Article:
A close look at the two graphs above show something worth noting – league-wide, shot accuracy actually decreases on the power play (71.3% compared to 72.6% in 5 on 5 situations). I could give you a couple gut feelings on why this might be, but the truth is I’m really not sure.
Finally, we’ll total the data (5 on 5 plus 5 on 4 and 4 on 5 situations):
Clearly, the Isles’ improved shooting accuracy on the power play wasn’t enough to affect their overall relative position. In all, they’re finding the net on 69.3% of all their shot attempts, which is 3.25% below the league average. (Again, this does not include 4 on 4, 5 on 3, or 3 on 5 data.)
Ok, They Suck at This. So What?
Fair question. They’re currently second in the NHL in goals scored and third in goals per 60 minutes. So poor shooting accuracy apparently has little impact on goal scoring. Right?
I wanted to see just how impactful inaccurate shooting might be to a team's expected goal output. To do so, I extrapolated the Isles current FF per game (44.5) to an 82 game season. In this case, the Isles would take about 3,650 unblocked shots over the course of the season, resulting in 2,530 SOG given their current 69.3% shooting accuracy percentage.
Now, if their shooting accuracy matched the league average of 72.6%, they would end up with 119 more SOG over 82 games. And given the current league average of one goal for every 11.5 SOG, an Isles team with average shooting accuracy would expect to net 10 more goals over the course of the season.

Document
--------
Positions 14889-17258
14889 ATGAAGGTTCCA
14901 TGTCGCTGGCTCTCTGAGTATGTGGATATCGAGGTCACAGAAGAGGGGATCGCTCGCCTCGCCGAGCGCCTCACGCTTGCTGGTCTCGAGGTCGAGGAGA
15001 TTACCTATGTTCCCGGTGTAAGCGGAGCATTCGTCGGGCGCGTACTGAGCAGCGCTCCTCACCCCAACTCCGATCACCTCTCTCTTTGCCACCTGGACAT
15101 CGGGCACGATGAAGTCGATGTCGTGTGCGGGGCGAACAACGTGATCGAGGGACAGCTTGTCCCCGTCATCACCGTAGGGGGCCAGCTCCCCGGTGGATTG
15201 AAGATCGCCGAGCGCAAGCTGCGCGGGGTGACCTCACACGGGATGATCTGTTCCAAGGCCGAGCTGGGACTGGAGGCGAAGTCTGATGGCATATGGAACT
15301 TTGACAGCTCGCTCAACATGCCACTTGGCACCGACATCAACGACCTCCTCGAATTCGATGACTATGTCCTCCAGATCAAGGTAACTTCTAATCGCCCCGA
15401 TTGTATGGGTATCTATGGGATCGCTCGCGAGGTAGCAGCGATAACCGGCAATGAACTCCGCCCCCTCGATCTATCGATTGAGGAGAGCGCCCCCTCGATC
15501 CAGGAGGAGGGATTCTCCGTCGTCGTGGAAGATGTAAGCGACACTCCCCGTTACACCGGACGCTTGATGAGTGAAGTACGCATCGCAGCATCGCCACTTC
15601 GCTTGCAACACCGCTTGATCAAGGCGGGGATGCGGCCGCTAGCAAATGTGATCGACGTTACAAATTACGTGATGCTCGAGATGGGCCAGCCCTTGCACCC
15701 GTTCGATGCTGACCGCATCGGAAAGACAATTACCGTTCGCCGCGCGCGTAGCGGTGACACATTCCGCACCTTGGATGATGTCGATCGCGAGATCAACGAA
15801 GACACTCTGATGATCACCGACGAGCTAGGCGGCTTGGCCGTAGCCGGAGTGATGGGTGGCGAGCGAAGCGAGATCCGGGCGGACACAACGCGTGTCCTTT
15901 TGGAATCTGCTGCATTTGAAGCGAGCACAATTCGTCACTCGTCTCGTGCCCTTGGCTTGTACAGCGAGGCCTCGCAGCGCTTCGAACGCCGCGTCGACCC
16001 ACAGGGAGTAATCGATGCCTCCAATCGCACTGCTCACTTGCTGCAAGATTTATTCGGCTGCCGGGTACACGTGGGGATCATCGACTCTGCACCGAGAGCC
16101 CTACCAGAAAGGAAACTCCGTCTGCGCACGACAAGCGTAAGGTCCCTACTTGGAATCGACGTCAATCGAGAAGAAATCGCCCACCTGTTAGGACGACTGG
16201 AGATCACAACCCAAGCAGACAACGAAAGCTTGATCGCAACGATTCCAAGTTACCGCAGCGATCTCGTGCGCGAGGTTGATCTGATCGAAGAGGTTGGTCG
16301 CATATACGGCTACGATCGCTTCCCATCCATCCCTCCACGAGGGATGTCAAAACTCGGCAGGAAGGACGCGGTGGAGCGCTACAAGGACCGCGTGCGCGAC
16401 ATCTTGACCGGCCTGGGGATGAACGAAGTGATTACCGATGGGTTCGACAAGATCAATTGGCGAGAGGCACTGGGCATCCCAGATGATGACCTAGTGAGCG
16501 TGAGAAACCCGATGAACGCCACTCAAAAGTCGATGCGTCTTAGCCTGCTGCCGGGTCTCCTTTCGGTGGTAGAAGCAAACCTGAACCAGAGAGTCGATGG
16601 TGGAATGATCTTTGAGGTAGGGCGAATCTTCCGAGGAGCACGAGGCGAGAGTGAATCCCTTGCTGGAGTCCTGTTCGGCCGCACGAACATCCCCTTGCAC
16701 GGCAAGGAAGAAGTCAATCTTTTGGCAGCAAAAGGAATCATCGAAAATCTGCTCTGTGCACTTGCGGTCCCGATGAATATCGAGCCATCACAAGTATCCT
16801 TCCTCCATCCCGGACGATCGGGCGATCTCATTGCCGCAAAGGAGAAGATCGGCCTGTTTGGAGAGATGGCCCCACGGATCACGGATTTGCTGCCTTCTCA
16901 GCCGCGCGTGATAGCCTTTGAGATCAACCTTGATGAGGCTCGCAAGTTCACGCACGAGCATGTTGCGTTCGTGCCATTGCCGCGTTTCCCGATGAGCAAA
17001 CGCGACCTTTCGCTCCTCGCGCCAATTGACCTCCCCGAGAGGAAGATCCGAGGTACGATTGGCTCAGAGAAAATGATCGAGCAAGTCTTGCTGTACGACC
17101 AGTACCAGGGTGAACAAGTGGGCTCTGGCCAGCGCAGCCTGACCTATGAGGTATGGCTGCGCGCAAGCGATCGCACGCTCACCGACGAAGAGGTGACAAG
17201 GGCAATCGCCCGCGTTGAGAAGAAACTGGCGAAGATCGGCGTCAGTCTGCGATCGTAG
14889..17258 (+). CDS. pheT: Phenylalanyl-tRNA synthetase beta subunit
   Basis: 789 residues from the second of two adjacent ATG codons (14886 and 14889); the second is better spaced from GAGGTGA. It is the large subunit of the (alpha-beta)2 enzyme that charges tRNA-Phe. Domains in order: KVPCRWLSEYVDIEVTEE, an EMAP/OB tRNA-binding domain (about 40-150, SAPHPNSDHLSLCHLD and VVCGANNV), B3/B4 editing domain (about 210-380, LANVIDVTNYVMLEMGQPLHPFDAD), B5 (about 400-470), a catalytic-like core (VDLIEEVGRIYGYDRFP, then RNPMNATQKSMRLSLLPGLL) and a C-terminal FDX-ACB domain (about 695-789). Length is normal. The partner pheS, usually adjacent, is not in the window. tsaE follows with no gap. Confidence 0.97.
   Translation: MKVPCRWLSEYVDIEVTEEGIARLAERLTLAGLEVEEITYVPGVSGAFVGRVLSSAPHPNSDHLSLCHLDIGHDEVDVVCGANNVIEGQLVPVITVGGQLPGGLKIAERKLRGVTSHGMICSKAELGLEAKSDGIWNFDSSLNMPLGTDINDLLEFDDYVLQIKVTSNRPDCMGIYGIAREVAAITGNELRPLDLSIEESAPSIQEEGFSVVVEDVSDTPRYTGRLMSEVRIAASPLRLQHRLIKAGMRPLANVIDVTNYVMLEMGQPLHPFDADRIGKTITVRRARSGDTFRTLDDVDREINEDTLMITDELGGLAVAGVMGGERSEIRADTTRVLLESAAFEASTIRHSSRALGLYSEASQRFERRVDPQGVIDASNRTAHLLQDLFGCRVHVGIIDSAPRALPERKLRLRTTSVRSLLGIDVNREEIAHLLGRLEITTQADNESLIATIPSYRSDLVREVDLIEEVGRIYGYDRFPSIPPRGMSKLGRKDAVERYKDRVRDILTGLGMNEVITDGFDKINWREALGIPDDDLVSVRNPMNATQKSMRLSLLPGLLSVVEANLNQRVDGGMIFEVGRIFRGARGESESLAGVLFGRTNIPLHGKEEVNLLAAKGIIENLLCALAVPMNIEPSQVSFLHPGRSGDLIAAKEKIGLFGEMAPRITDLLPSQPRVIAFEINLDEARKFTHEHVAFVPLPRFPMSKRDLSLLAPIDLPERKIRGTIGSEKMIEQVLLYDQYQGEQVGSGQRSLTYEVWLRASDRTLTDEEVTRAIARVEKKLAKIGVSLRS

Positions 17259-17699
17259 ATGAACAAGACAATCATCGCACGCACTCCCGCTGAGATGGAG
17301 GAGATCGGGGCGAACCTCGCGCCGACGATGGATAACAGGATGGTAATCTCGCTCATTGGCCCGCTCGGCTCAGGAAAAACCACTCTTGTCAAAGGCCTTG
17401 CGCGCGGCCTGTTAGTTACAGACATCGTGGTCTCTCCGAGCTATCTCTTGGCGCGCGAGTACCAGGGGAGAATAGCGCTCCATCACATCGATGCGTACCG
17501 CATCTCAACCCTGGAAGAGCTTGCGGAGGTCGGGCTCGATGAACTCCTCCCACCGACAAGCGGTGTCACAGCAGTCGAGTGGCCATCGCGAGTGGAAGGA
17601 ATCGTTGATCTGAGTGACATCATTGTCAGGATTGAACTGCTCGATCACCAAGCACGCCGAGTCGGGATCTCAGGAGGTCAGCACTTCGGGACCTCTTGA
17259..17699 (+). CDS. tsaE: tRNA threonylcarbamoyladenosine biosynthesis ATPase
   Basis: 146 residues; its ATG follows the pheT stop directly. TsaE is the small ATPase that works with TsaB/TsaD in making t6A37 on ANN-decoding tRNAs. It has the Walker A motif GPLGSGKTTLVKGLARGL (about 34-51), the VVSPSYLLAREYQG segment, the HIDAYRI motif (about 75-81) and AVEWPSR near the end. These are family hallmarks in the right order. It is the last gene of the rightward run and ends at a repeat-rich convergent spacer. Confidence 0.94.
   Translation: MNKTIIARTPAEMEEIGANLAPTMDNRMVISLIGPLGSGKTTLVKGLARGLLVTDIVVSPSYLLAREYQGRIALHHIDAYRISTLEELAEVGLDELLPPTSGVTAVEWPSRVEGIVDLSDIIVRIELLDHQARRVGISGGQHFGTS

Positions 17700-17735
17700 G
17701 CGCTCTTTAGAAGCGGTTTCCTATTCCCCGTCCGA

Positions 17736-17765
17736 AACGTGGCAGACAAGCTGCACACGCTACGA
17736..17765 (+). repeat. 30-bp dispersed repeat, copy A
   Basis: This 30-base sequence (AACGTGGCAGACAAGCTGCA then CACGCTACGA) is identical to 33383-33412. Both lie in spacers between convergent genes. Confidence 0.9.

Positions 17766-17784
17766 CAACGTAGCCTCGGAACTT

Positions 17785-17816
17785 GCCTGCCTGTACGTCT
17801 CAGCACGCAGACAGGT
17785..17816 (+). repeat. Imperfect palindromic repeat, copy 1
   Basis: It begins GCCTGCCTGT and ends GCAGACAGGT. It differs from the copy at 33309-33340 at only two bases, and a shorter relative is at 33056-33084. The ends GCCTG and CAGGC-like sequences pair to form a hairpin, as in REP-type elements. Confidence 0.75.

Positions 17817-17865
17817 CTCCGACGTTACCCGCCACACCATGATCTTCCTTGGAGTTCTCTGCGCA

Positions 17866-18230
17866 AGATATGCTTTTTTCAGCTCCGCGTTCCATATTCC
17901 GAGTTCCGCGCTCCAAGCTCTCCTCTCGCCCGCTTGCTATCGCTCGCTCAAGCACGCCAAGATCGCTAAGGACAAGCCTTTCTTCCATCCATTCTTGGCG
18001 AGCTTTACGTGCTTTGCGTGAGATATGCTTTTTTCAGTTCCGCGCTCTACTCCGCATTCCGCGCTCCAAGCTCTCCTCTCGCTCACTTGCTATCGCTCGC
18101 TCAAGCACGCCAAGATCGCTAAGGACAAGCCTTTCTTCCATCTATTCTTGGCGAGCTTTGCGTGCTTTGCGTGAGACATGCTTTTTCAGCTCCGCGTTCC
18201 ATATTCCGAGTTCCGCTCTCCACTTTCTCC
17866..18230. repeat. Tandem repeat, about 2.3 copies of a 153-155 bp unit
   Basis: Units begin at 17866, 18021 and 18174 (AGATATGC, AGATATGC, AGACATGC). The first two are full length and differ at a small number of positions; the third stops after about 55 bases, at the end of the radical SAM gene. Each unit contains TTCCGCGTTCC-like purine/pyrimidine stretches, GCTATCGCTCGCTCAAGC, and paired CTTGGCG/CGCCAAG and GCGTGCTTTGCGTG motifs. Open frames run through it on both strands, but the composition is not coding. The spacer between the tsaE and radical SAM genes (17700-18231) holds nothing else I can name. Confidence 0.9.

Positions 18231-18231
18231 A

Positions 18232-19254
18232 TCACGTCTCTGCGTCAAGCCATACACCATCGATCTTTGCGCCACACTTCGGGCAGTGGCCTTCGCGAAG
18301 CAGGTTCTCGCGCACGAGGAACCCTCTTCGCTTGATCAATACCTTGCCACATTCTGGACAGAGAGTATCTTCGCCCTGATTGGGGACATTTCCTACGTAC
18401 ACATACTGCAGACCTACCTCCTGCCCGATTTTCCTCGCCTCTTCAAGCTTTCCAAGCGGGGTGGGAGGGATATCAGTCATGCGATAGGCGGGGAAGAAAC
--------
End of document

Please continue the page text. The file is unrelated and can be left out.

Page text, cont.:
And while there might not be a magic formula for translating goals into standings points, 10 more goals a season could have a huge impact in a division that appears to be as congested as the Metro.
Comparison to Last Year
In 2013-2014, the bottom-dwelling Islanders actually had a respectable shooting accuracy of 73.1% (including all three manpower situations), which was about 1.1% above the league average and good for eight in the NHL.
The three most accurate teams in the league last year were teams who had excellent seasons – the Avalanche, Black Hawks, and Penguins. But before you start drawing full-season parallels between accuracy and success, take a look at who finished dead last: Again, the Los Angeles Kings. (And by a substantial margin, too.)
Some Individual Player Metrics
I then looked at how each individual player fared in the shooting accuracy department. A few surprises emerged as well as a few… well, take a look for yourself:
For this table, I used 5 on 5 only, as 5 on 4 and 4 on 5 situations had too little data to draw comparisons. The forwards are shaded blue, the defensemen brown.
The first thing that jumps out is that the blueliners in general have far worse accuracy than forwards… which makes intuitive sense given than they’re generally taking longer and harder shots. But Thomas Hickey is the outlier here, with 15 of his 19 unblocked shot attempts being on target. Meanwhile, to nobody’s surprise Brian Strait lags behind everyone (though the sample size is extremely small).
As for the forwards, the red flags seem to be Tavares and Grabovski – let’s hope Grabbo can get his shot straightened out because his goals-per-SOG ratio is excellent thus far at 19%. On the good side, two-thirds of the kid line are proving themselves to be snipers, while the sample-size-challenged Josh Bailey isn’t far behind and has the team’s best goals-per-SOG ratio at over 21%.
See You After Game 41
So any thoughts on this? Does anyone out there see things in the numbers that my untrained eye does not?
I’ll run the numbers again after the Isles reach the midway point. I have no idea what constitutes a decent sample size in this department, so I’m very curious how dramatic the changes might be from quarter to quarter.